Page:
2. tipster i’m bearish on condos at this point in time as well but if one were to look at buying a condo (in say soma/mission bay), based on current conditions and outlook, what would be your strategy in terms of timing and price point?

      1. Price to rent was already crazy against buying and now rents are taking a beating. I’d say rent for now. Prices will bottom out 6-9 years from now. Start looking then.

        1. thanks joe, in the present situation i’d definitely rather rent (though not an equivalent unit that i’d otherwise buy) but since the condos are dropping i was wondering at what price it might not be a terrible idea to buy.

        2. Prices will bottom out much sooner than 6-9 years from now. The time to start looking will be in the next year or so.

          If you believe the stock market is a forward looking indicator of the overall economy (granted that’s a big “if”), it’s worth noting that during the so-called “financial crisis”-induced recession the U.S. stock market fell about 50 percent and took four years to recover. In March of this year it fell only about 34 percent and has recovered much of that loss already, so I think the actual recovery will take less than four years.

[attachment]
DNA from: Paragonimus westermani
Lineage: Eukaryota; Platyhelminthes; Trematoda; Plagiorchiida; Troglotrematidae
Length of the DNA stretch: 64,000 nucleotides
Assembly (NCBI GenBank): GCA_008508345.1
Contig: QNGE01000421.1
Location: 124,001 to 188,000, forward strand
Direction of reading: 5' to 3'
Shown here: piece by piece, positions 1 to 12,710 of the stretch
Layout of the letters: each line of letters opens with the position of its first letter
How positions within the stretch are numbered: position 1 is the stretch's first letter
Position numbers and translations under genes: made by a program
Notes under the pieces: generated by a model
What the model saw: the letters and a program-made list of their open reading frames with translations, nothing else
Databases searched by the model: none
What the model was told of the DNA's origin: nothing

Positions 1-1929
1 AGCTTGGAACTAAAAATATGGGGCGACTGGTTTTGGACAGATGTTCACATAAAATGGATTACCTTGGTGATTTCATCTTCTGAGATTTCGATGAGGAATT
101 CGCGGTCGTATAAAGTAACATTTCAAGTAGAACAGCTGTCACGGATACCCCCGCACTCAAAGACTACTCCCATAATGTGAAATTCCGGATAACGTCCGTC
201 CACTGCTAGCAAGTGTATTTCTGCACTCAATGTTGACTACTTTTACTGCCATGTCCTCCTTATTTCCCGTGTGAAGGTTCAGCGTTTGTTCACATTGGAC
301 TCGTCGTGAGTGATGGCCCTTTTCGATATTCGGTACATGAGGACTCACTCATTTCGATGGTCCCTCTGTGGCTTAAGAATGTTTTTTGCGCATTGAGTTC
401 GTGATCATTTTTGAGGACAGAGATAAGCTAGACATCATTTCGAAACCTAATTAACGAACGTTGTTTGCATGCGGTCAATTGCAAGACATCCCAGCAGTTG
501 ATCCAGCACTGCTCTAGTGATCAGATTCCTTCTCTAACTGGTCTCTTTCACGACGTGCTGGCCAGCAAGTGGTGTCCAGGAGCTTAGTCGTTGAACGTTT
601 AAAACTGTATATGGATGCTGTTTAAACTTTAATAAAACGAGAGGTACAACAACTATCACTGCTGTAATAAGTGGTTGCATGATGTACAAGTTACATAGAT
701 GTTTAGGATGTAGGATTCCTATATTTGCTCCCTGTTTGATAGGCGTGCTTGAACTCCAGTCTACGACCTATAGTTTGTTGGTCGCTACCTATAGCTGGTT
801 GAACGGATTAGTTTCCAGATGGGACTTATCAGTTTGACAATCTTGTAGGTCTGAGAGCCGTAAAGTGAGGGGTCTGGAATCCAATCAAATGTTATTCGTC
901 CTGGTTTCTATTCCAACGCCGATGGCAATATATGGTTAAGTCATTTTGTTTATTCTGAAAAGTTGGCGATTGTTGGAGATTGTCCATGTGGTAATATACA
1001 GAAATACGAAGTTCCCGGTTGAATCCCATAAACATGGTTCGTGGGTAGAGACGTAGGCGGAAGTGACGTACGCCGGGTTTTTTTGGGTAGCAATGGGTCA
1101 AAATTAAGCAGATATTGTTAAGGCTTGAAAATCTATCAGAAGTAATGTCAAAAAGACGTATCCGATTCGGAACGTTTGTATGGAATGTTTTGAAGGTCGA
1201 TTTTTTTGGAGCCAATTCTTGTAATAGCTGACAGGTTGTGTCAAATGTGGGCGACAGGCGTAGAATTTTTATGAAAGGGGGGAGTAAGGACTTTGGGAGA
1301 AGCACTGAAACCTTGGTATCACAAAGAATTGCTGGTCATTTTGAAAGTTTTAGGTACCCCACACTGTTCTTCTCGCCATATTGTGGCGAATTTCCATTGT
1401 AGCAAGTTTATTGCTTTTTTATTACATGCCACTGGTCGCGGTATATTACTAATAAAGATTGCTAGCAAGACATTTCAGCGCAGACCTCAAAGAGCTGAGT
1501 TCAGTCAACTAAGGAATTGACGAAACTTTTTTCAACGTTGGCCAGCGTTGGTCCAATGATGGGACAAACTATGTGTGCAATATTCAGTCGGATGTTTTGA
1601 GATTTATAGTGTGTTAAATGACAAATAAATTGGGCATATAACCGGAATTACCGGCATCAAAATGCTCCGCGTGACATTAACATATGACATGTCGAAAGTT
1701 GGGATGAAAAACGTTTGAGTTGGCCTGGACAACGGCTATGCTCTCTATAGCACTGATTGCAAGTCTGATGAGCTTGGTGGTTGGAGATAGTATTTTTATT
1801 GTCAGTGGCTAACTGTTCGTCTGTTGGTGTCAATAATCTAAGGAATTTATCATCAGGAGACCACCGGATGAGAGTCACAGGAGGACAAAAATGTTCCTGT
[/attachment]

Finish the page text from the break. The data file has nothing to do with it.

1. You think the stock market is done bottoming out? I don’t. Long way down ahead. (Bookmark this comment for review on 7/20/2020.)

  3. Any input on there being more price cuts due to sellers listing at a much higher price than normal to take advantage of the perceived shortage? Then as offers aren’t materializing, price cuts abounds

    1. While that’s a yarn we’ve heard spun to rationalize the rise in reductions, the rise is typically a function of properties having been priced for where the market had been (“my/your neighbor got x last year,” or back in 2015…) versus where the market is now. And any perceptions/reports of a “shortage” are simply wrong.

  4. I certainly hope the price will have some meaningful drop so that I would have an opportunity to buy, But I am afraid that might not happen after all. Once the vaccine hope looks to be more realistic and imminent, I think that is where the price will flat out. Not to say price will go back up right away, but price drop will likely stop…